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Advantages Of Rectal Vaccination Against HIV


AIDS immunisation is still to be improved. Russian scientists suggest that rectal vaccination could be the most effective prevention of HIV transmission. The work is supported by the Interdepartmental Research and Technical Program "Vaccines of new generation and medical diagnostic systems of the future".

Researchers all over the world strive to obtain a vaccine preventing AIDS. Most promising are DNA-vaccines, which contain genes of human immunodeficiency virus. These genes function within the human body and synthesize certain viral proteins harmless to human health, and the immune system produces antibodies to those proteins and becomes resistible to a whole virus in case if the latter appears.

The DNA-vaccine is usually prescribed per-orally. One needs to eat quite a lot of DNA, which is very expensive, in order to induce an adequate immune response. Intramuscular injections can cause only a very weak and short-term response. Hence, scientists search for another route of DNA-vaccination that would require a low dose and provide a high specific immune response.

Karpenko and his colleagues from the Research Institute of Biological Engineering of the State Research Centre of Virology and Biotechnology "Vektor" (village Kol’tsovo in the Novosibirsk Region) and the Biological Medicine Centre (St. Petersburg) believe that rectal (anal) vaccination is superior to the other routes.

DNA-vaccine is packed into salmonella cells. Certain weakened strains of this bacterium are not dangerous for human health, but induce the generation of an additional immune barrier, which prevents HIV from penetrating through the mucous membrane into the body. The Russian research team constructed a plasmid carrying the gene of protein GP160 HIV-1 and packed it into salmonella cells. A suspension of these cells was given to mice.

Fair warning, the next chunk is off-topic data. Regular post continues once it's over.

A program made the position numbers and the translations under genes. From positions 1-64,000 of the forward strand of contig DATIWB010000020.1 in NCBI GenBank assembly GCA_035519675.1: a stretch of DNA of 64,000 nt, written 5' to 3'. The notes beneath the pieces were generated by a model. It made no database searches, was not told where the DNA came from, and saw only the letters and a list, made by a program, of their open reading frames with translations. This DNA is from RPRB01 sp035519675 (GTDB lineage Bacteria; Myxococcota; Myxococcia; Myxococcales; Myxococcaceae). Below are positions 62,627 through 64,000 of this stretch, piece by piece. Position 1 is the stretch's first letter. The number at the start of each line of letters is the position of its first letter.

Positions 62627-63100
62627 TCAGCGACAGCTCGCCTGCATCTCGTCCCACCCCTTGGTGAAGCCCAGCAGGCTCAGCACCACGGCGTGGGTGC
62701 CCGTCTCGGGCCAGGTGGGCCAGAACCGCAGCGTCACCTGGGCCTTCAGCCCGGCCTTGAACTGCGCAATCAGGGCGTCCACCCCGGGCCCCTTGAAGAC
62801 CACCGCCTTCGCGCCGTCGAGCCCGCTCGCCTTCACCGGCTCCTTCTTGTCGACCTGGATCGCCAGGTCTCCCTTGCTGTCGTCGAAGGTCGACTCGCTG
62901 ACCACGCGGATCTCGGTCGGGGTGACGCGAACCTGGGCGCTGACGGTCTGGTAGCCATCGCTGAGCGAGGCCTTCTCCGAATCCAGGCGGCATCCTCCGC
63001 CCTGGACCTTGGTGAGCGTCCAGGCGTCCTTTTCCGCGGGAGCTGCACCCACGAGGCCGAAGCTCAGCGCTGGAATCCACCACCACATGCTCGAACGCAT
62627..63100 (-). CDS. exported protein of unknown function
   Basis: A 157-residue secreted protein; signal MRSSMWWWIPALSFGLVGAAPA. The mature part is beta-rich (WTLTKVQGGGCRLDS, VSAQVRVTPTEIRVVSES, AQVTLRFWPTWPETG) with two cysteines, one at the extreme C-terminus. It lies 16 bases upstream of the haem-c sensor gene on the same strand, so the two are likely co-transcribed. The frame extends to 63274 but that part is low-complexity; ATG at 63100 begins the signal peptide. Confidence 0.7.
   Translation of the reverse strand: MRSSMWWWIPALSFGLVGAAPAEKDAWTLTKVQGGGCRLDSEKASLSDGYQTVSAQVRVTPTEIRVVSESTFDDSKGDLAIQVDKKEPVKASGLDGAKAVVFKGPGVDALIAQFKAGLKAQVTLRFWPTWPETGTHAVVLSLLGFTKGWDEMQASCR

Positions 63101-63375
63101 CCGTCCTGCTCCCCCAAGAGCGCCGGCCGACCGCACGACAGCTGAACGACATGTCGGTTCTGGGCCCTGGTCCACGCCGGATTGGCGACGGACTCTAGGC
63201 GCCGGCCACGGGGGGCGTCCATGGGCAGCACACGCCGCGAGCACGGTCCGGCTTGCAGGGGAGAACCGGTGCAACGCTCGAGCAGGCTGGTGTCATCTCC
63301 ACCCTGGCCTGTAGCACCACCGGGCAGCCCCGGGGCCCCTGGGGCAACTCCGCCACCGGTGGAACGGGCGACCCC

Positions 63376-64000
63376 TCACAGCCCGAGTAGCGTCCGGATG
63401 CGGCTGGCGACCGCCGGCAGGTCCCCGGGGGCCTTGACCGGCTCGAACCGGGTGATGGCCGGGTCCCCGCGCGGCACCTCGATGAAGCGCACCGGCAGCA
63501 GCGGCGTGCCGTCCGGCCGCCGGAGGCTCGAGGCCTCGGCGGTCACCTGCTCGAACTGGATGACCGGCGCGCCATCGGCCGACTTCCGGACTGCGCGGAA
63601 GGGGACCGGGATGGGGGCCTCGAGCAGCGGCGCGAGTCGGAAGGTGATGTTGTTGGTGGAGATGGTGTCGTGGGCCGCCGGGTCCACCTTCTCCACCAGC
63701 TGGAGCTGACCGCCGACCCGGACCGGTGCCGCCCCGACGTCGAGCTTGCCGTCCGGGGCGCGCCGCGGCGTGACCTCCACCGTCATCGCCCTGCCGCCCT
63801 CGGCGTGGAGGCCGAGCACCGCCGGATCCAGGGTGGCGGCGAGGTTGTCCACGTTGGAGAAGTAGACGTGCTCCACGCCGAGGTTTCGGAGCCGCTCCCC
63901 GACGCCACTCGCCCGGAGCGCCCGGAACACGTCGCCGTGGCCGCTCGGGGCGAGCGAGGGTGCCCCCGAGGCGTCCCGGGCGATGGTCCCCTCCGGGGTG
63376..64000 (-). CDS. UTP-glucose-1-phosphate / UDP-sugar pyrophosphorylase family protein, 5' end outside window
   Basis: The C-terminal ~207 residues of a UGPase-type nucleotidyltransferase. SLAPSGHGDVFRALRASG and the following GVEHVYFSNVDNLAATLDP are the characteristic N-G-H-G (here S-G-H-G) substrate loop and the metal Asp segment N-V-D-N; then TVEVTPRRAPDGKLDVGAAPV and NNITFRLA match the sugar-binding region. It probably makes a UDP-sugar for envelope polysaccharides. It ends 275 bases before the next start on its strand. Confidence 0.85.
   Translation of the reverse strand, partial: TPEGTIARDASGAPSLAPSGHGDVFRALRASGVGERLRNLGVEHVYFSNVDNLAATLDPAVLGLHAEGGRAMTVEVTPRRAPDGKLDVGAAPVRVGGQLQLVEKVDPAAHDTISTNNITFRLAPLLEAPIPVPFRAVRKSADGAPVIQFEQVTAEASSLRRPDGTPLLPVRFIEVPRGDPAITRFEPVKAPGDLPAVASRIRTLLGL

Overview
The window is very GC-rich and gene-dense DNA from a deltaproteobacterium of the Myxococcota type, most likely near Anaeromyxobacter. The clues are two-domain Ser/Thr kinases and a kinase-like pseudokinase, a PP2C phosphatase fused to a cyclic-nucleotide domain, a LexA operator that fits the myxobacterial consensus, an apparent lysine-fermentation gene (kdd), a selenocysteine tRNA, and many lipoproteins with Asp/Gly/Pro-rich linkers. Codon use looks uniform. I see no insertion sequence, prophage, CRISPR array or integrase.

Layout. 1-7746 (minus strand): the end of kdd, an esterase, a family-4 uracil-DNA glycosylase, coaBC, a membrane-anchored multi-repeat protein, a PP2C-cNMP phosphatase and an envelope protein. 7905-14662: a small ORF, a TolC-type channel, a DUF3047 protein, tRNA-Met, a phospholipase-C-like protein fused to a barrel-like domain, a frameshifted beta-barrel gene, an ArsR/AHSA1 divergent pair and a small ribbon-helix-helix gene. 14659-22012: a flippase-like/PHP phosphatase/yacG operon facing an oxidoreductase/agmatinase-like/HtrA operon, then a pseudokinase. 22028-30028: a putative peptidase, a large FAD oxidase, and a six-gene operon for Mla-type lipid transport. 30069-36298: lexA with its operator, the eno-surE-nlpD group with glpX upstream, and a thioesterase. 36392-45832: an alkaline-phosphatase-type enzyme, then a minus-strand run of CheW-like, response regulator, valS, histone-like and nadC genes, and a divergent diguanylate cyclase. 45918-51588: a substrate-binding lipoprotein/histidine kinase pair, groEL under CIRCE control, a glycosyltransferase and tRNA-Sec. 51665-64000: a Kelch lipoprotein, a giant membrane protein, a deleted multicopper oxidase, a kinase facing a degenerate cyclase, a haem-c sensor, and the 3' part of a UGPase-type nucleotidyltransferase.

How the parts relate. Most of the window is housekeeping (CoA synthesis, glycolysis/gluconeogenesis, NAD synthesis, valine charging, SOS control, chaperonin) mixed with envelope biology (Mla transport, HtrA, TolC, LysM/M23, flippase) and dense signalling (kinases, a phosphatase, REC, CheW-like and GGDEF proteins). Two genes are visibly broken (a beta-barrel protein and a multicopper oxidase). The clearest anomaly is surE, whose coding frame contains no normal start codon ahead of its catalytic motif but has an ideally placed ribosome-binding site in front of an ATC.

Each mouse received a milliard of salmonellas (one drop of the suspension) either per-orally or per-rectally. All necessary control tests were performed as well. It was revealed that the vaccination does not damage mice’s health. A single treatment with salmonellas carrying DNA-vaccine is enough to induce the immune response: specific antibodies appear in the blood serum of all mice and suppress the HIV-1 development in the infected cell culture, and lymphocytes destroy the infected cells. But, the rectal vaccination induces a much stronger immune response than the oral one.

The researchers explain that as follows. Many of per-orally taken salmonellas perish in the stomach, and others cannot move further than the small intestine. They penetrate through certain cells of the intestine mucosa into lymph nodes and then spread throughout the body with the lymph. Rectal vaccination provides for the appearance of salmonellas in all parts of the intestine, particularly, in the colon having many lymph nodes.

Therefore, the per-rectal treatment makes it possible to use a low dose of vaccine, which is less disturbing for the body. The researchers believe that rectal route of immunisation using DNA-vaccine is quite promising in preventing HIV.

Sergey Komarov | Informnauka
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